White House fails to respect fallen soldier's death

 Columnist Kayla Kring

Columnist Kayla Kring

We are the land of the free because of the brave. The brave take an oath so their country can station them away from their families and loved ones to protect our freedom. The brave fight for our right to take a knee or to salute stripes of red and white. The brave are those we do not ask for, but are given. In turn, the brave deserve our respect. President Donald Trump has decided differently.

On Oct. 4, militants in Niger killed four U.S. servicemen in an ambush. Among them was Army Sgt. La David Johnson. Not only did this man choose to serve and  protect his country, he did it well, earning him several medals. Yet, President Trump still had the audacity to tell his grieving widow he, “must’ve known what he signed up for,” according to NBC.

Baffled. That is the only way to even remotely describe how one should feel about those seven words. The President of the United States of America disgraced a man who swore to protect those he loved and those whom would never know he existed in seven words. 

No one signs up for any service —whether it be military, army, navy seals, fire fighter, or police officer —to say, “yeah, I may die, but I’m signing up anyway.” They make a commitment to serve and protect their country and their citizens so they may sleep in peace, so that we do not have to worry about the monsters that lurk within the shadows.

According to the Chicago Tribune, Trump states “I have proof” of not diminishing the sergeant’s honor of his service. Yet, the only proof of President Trump not saying such a phrase is he denies it. In other words, the man expects us to take him at his word. The man who disrespects the honorable service of our brave soldiers. The man who entices a war between our country and North Korea. I believe we need more than a man’s word here.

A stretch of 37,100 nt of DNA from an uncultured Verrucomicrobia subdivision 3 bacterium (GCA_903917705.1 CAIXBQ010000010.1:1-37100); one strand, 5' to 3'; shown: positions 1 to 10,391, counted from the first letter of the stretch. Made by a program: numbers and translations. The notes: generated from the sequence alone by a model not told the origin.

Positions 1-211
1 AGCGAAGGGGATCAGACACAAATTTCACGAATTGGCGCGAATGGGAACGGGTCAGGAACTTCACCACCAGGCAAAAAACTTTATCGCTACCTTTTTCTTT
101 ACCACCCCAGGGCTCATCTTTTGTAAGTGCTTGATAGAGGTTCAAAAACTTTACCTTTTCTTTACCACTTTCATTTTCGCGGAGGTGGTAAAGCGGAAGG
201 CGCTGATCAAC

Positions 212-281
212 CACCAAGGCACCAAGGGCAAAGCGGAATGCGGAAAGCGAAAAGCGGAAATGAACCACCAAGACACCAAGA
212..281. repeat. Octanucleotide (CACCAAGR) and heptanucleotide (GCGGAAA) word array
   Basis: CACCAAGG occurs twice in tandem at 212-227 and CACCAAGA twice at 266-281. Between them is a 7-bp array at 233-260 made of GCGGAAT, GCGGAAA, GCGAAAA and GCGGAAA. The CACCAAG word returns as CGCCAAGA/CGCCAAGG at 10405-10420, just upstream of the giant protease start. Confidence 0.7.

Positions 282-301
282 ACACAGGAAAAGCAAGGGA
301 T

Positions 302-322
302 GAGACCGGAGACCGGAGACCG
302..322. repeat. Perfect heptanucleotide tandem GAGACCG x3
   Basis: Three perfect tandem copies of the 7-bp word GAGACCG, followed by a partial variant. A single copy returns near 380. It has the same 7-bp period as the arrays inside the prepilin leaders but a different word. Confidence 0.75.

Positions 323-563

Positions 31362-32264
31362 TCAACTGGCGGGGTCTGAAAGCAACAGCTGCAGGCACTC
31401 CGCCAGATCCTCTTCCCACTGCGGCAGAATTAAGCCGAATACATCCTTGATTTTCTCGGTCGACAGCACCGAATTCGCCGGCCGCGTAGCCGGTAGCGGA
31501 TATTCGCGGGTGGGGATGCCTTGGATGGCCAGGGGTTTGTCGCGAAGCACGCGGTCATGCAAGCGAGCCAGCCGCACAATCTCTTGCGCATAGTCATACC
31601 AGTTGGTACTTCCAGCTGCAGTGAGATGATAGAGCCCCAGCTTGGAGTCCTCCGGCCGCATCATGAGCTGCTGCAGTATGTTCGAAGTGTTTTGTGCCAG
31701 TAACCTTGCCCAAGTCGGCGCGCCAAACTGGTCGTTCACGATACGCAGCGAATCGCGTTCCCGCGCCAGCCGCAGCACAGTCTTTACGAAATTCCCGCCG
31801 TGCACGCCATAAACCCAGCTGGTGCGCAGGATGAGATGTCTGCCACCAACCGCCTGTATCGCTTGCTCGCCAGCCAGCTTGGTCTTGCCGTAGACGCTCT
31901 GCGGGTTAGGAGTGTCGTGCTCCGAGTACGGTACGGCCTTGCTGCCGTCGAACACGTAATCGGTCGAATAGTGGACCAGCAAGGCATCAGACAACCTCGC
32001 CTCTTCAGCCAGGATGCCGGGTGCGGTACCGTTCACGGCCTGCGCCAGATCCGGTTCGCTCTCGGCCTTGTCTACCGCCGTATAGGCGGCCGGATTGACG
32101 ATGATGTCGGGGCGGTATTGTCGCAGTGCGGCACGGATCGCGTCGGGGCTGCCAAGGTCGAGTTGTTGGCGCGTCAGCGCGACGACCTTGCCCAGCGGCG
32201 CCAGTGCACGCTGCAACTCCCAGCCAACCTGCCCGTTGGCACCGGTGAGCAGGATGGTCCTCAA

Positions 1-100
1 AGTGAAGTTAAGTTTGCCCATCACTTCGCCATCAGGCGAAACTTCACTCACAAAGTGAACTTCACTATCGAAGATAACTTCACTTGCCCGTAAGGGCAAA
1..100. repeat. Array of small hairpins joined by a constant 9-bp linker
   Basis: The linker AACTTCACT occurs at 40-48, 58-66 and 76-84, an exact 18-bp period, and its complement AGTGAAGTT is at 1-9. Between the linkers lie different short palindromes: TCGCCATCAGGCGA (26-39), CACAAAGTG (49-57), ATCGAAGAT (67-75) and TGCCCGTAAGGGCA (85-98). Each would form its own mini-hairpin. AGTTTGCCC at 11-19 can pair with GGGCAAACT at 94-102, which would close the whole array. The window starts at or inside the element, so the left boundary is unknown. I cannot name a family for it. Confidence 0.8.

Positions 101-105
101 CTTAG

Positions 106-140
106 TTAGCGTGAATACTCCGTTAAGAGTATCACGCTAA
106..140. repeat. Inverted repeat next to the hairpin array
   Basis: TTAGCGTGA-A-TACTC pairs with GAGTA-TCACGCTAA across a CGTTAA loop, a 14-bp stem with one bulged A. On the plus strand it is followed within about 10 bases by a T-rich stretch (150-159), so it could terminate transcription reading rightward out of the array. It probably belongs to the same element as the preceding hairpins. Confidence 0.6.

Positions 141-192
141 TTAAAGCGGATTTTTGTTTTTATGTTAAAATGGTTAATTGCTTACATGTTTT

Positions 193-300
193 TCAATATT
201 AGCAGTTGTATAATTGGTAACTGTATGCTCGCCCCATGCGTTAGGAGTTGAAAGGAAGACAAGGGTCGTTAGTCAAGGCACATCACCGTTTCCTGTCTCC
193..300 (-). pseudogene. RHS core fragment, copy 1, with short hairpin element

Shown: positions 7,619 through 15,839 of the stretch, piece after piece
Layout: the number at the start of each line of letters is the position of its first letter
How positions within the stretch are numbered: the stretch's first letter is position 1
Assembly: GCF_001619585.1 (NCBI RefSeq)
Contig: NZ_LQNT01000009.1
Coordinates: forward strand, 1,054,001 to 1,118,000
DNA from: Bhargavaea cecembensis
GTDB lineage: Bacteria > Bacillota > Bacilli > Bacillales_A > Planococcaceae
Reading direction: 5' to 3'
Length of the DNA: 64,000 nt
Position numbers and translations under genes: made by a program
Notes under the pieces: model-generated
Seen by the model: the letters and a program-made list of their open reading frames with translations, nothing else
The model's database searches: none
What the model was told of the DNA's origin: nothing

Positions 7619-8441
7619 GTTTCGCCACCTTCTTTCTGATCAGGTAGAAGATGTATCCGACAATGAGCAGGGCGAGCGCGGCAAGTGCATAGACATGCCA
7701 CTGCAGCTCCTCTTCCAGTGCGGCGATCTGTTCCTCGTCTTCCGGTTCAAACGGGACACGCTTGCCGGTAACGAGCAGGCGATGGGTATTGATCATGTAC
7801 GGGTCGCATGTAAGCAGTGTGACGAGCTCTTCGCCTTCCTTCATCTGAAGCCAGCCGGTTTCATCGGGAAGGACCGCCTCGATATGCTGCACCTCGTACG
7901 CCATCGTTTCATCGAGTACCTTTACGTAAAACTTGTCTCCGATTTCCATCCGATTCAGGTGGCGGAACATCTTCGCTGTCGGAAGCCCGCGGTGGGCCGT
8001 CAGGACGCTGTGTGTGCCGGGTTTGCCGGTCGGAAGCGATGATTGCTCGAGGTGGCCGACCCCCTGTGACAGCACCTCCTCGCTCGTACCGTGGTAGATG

Who does have the proof that Trump stated such a baffling remark to a widow? Rep. Frederica Wilson states she has proof, but all she has managed to tell the press is that she “overheard the conversation.” If we need more than Trump’s word for denial, Wilson must also be held accountable for proving her statement is true as well. Whether we support or oppose a side, fair treatment is a necessity.

Which then brings up an interesting point within this unraveling story of disrespect. According to NPR, “Press Secretary Sarah Sanders clarified that there was no recording of the call, but that there were several people in the room at the time, including retired Marine Gen. John Kelly.” 

Trump’s comment outraged Kelly, according to the Chicago Tribune. Kelly lost his son in Afghanistan and cannot believe “Trump’s willingness to attack any critic and do battle over the most sensitive of matters.”

A soldier has just died. Before he was a soldier he was a loving husband. Before he was a loving husband he was someone’s son. Johnson was a man who plenty of us know by name now due to the publicity of the disrespect he and his family were given by the president.     

He was more than just a man. He meant something to a handful of people, he brought smiles to people’s faces and left memories in their heads. Memories that we will never know. Just because we do not know him personally does not mean he does not deserve respect. And he sure does not deserve to have his family be told that he “must’ve known what he signed up for.” He bravely enlisted to give us our freedom.